As a part of my research on the Dutch people, I went for the first time in my life into a household fair in Amsterdam RAI – the largest consumer event in the Netherlands. It is a yearly event of nine days, showcasing the newest developments in fashion, leisure, food and housing – at least according to its marketing material. In the nine day period, almost 250 000 people visit the fair, each spending on average an amount slightly over 100 euros.
What I saw in there were people queuing to taste the culinary wonders offered by Honig, trying out the newest fashion by Zeeman and adding new trinkets and ridiculous gadgets to their collection of useless items; people wearing the same clothes from the same manufacturers, queuing to buy packages of the same, pre-prepared food. Busloads of people transported to yet another place where they can buy their happiness from a nice pre-selection made for them by large companies.
The marketing engines of business conglomerates, omnipresent in the streets and the homes of nearly everyone in the Western world, exploit human vulnerabilities and insecurities not only by proposing that by purchasing a product, you will become happy, but also by stating that you, the consumer, are not as beautiful, as interesting or as happy as you could be. They tell you that your clothes are passé, your hair is flat and that your car is old-fashioned and ugly. But – here’s the catch – your life could be easier, fancier and you would simply be happier if you had the newest product. After all, you’re worth it.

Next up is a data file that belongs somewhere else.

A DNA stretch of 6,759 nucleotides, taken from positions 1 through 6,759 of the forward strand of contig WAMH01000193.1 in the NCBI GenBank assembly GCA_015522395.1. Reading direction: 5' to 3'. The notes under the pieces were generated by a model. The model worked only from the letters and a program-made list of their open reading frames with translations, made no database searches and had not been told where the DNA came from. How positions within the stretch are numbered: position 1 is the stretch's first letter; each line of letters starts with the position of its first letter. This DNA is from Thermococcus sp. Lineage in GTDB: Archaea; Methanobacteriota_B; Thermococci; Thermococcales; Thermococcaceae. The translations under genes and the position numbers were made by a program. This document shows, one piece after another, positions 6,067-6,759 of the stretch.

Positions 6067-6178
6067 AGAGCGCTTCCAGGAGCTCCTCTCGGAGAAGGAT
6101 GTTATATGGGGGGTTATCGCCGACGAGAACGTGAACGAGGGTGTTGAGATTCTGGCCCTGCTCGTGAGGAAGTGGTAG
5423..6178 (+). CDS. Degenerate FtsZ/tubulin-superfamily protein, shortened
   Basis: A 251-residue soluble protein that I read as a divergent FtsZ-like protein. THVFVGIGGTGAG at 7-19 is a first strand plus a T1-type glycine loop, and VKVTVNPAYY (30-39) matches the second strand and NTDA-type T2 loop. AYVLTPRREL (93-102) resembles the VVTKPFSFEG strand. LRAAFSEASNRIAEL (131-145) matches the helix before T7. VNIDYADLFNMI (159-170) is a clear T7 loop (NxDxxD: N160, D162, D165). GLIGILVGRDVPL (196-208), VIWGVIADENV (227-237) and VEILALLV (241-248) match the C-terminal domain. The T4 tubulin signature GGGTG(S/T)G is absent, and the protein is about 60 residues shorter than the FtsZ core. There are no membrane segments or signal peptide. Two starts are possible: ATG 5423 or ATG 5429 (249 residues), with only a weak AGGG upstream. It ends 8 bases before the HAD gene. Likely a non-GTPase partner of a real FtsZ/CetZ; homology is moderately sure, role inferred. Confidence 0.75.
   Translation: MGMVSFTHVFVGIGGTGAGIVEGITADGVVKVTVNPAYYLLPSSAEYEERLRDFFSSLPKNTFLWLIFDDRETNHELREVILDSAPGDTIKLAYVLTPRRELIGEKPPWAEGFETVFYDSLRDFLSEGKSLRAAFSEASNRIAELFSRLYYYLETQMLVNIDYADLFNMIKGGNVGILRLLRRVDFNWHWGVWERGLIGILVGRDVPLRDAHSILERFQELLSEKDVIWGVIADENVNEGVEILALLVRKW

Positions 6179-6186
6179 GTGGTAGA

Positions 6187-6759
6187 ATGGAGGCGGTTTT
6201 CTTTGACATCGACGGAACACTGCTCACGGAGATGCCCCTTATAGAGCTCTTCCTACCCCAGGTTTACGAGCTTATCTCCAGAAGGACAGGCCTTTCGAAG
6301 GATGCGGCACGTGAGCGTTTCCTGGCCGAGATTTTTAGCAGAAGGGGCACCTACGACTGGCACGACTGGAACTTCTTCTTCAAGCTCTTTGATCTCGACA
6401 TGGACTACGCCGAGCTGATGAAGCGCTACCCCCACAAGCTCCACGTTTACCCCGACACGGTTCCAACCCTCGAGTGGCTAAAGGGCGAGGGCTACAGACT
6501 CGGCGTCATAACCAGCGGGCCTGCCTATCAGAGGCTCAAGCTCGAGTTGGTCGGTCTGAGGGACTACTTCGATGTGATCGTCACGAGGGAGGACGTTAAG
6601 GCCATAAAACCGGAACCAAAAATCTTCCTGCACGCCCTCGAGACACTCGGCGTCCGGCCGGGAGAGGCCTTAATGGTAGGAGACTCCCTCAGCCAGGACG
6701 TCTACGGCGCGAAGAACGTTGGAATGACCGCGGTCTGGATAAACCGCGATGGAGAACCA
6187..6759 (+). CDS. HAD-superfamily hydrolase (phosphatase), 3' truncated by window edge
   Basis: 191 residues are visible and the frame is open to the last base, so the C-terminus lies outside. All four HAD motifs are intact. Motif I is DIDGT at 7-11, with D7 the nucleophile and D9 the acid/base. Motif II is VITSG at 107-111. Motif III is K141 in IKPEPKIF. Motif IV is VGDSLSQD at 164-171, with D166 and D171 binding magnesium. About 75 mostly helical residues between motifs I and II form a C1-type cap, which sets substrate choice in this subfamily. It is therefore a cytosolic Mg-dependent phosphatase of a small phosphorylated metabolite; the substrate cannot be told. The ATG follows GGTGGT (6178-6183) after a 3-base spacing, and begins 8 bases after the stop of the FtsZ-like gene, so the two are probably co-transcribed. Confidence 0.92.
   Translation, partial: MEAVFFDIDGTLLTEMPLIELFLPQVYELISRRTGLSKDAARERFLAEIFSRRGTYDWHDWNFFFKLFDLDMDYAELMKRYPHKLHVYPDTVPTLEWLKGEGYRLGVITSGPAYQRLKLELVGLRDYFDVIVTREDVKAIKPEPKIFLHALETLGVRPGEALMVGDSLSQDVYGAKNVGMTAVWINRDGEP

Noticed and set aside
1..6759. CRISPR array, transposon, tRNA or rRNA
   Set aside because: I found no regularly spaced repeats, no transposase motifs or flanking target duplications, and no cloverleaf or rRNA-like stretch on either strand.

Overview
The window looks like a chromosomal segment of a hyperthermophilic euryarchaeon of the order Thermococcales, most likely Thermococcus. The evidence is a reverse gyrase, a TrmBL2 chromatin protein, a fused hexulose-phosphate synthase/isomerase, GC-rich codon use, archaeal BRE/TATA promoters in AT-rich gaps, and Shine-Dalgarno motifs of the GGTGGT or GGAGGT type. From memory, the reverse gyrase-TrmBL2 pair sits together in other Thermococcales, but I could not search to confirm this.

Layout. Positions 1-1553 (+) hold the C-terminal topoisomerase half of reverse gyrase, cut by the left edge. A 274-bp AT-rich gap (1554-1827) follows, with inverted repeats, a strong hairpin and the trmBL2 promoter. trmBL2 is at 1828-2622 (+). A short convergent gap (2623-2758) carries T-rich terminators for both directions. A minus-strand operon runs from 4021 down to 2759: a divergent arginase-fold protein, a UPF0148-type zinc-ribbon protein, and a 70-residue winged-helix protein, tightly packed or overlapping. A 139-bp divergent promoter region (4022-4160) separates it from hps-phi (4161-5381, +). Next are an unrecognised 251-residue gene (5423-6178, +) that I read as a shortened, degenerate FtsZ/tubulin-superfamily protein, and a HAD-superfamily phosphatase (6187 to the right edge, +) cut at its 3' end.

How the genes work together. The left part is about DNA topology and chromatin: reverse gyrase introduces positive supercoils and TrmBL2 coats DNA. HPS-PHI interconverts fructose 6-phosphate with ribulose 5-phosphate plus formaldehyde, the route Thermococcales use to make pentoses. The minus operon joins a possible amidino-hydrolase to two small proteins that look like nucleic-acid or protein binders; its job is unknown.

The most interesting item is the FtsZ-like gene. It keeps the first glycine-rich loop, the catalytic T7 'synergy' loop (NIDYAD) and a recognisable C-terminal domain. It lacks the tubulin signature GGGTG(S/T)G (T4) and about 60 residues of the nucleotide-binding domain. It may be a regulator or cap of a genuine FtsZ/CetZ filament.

By purchasing the advertised product, the consumer feels, according to plan, that he or she has achieved something: he or she has become a smarter, more attractive or in some other way a better person. However, the feeling of happiness created by this “self-improvement” is not permanent. According to the theory of hedonic adaptation sometimes mentioned by positivist psychologists, upswings in happiness also raise expectations and desires, resulting in the overall level of happiness quickly diminishing to its original level. In other words, when one gets more money or a new, fancy car, he or she gets used to it quite fast and returns to being discontent.
To keep people consuming, manufacturers create newer, slightly improved products in an ever-increasing speed. Products are planned to become obsolete or break down entirely in a relatively short period of time. The realization that there is a newer, better product (or that the old one is already broken) creates anew the feeling of anxiety: the consumer is not as good as he or she used to be. In the end, the consumer is even unhappier after buying the product than before the purchase. But of course, the temporary feeling of success and happiness can be achieved again by buying a new product, thus completing the cycle.
The marketing-driven ideology of making oneself happy by buying new things seems to be quite universal in the Western world, but more specific to Dutch people is the fixation on saving money. If something is free, it will make you even happier, because you don’t even have to spend money on becoming happy. If something is cheap, that’s almost as good – you can buy many small, cheap things, which makes you even happier because you get more units of happiness. Like McDonald’s says in their Dutch street advertisements, “Happy voor maar 3.95” (Happy for only 3.95).